Have you ever been at a loss for words when trying to write a supportive message in a sympathy card? Perhaps you’ve wondered if it’s even beneficial to send one?
Cards can be a significant source of encouragement and support when you’re grieving. There’s no one message that is suitable for every grieving individual, but here are some general thoughts on the topic that I’ve gleaned from my own experience and from conversations with loved ones.
Why sympathy cards matter
The whole notion of a sympathy card is a little odd. Grieving people generally aren’t in need of sympathy. They need empathy, validation, and understanding. If you write a so-called sympathy card with this in mind, then I believe it can make a positive difference in the life of a grieving loved one.
We live in a time where handwritten notes are a lost art, so simply taking time to send a card with a handwritten message demonstrates that you care. With a carefully crafted message, you can communicate your love and concern, mutual feelings of loss (if relevant), and your willingness to listen or lend a helping hand.
Things to keep in mind when writing sympathy messages
- Avoid cliché, trite sayings. “It happened for a reason.” “Time heals all wounds.” “God will somehow use this for good.” Even though these types of sayings are sometimes true, they are not beneficial to grieving individuals. When you’re grieving you need to be validated in your grief and supported as you walk through it. These sayings brush off feelings of grief and attempt to provide untimely and inadequate explanations for very complex situations.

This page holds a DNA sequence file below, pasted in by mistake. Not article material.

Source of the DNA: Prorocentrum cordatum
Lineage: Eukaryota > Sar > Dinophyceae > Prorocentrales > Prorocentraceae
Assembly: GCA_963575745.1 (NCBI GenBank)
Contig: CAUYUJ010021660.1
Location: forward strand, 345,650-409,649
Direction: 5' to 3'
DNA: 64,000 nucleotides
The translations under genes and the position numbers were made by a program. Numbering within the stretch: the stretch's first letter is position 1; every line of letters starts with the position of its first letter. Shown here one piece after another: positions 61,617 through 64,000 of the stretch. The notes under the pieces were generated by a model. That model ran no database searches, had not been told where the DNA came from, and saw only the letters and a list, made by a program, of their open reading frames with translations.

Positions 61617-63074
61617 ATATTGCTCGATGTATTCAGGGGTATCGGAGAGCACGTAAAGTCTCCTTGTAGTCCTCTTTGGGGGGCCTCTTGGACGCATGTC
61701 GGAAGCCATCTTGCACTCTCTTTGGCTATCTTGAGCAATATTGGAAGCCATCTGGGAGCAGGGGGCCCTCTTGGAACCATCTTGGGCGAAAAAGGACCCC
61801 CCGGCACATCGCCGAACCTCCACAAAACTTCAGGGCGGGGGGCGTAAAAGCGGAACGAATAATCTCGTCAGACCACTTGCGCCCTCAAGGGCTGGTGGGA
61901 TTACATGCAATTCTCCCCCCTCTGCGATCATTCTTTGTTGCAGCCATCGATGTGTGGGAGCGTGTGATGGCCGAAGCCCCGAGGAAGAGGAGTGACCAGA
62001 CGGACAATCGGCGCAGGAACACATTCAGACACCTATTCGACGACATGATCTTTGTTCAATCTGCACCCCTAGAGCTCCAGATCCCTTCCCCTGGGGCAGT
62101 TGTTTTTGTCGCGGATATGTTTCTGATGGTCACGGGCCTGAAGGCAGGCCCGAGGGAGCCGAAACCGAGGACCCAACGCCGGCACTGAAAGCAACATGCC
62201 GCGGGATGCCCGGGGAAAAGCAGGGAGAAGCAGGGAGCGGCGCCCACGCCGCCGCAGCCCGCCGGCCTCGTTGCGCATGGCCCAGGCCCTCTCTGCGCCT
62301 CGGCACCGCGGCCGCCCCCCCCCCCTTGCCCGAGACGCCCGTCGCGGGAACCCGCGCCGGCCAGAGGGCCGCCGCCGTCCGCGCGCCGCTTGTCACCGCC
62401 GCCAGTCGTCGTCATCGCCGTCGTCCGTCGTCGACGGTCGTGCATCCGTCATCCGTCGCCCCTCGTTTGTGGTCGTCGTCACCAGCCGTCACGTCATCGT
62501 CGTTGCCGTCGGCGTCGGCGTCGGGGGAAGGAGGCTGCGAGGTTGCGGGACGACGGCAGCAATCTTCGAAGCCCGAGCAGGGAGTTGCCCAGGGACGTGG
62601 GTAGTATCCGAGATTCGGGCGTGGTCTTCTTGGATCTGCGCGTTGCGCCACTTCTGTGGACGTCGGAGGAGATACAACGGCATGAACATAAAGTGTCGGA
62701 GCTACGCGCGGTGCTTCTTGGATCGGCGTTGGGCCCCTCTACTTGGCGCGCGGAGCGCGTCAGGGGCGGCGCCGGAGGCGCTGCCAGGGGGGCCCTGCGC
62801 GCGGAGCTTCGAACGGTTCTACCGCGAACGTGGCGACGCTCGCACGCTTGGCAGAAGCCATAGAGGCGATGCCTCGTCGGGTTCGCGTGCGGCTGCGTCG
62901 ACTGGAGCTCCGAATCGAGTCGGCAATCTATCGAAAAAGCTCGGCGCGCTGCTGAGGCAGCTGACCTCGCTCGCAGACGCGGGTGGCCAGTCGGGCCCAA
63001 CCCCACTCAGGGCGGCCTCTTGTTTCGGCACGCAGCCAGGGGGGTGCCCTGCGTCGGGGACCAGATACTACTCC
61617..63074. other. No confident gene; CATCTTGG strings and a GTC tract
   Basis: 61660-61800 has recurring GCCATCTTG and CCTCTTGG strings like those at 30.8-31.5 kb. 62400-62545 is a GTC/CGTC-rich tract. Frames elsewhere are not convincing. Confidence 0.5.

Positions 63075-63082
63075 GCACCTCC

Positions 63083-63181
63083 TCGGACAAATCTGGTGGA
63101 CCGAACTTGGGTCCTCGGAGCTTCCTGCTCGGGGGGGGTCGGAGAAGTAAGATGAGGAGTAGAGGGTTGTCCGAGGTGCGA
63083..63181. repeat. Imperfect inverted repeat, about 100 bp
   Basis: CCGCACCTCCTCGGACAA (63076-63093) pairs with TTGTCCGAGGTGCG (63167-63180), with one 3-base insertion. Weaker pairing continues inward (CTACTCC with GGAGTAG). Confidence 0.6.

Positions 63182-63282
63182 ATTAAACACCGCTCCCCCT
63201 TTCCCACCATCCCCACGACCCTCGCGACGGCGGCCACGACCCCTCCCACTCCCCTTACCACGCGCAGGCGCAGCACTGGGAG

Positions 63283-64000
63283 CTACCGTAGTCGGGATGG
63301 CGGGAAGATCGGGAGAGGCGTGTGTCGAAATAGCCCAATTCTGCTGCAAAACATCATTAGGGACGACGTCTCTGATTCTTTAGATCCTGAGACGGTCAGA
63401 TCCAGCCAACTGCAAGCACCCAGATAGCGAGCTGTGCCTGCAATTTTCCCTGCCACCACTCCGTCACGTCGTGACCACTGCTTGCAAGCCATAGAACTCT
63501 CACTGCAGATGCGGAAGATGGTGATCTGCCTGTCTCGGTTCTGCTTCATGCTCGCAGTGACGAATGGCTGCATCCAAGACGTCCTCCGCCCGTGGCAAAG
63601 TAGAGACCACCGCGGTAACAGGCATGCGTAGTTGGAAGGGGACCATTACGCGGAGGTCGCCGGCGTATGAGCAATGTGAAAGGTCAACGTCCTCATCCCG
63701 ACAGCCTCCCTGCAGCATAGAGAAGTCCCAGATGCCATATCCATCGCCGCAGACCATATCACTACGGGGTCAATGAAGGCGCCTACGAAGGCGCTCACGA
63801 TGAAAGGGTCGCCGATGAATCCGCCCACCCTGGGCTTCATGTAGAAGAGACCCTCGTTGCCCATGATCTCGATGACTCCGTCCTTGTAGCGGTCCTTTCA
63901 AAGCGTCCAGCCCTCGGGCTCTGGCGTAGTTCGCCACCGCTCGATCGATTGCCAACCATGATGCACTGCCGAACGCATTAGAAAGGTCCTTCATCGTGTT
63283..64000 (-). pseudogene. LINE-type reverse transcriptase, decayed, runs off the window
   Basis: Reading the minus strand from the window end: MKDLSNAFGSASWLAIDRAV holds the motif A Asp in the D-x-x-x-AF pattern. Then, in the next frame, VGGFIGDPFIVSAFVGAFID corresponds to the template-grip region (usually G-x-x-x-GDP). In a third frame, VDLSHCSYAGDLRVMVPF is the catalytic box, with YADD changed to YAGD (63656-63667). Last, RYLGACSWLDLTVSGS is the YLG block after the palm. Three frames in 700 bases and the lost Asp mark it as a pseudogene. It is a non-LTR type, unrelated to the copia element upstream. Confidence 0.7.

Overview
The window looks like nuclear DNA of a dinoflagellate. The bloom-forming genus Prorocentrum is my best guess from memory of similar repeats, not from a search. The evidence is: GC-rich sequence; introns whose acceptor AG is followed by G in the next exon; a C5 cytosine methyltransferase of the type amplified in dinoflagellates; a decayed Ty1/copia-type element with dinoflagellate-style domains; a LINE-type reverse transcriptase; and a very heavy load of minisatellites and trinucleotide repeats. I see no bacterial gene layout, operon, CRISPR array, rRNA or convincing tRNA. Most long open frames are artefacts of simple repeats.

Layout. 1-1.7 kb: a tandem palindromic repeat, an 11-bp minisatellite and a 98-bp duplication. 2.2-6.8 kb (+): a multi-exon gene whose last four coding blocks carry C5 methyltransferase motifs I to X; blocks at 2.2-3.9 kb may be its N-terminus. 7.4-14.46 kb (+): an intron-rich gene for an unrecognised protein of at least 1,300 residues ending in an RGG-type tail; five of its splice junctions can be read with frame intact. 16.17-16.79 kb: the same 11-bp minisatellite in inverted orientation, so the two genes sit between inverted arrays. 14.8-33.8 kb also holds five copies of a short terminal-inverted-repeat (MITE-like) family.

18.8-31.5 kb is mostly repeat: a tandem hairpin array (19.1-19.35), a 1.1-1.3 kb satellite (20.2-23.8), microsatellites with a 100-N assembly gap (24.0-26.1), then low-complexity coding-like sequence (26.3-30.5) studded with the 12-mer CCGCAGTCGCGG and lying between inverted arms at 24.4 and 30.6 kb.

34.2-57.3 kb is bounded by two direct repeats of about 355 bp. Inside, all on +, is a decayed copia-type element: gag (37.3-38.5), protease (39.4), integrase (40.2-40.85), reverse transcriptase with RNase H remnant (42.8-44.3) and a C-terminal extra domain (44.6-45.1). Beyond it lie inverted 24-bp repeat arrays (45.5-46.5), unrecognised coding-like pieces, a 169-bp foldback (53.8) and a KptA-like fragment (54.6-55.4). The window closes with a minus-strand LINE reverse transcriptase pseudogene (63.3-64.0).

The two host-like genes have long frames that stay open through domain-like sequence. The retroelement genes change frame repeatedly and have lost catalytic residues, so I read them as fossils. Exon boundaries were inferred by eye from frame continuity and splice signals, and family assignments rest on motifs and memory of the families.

- Mention a memory. The days after a loved one has died are often bittersweet. There’s a lot of loss being felt, but it’s often a time when families come together and reminisce—something that can be joyful. If you write about a pleasant memory you have of the loved one who has passed, it communicates that you share in the loss and helps provide some sweetness to counteract the bitter grief.
- Be honest and genuine. I don’t know anyone who likes talking about death or who always knows the perfect thing to say to grieving people. I think it is okay to acknowledge this and speak simply from the heart (“I don’t know what to say to comfort you, but I want you to know that I love you and am praying for you”). When you’re grieving, this simple, genuine condolence is so much more valuable than a poetic, canned platitude.
- Offer to help. Grieving individuals sometimes need help with practical tasks. You can offer this help in your message. It’s best to be specific when making this offer because it can be difficult to articulate ways that you need help when you’re grieving. What help you are able to provide will depend on if you live nearby (“I’ll be going to the grocery store next week and I’ll call you before I go to see what I can pick up for you”) or if you live at a distance (“I’ll call you next week to see how you are doing”). Whatever you offer, be sure to follow through!
Have you ever received a meaningful sympathy card? What made it meaningful? What additional tips can you add?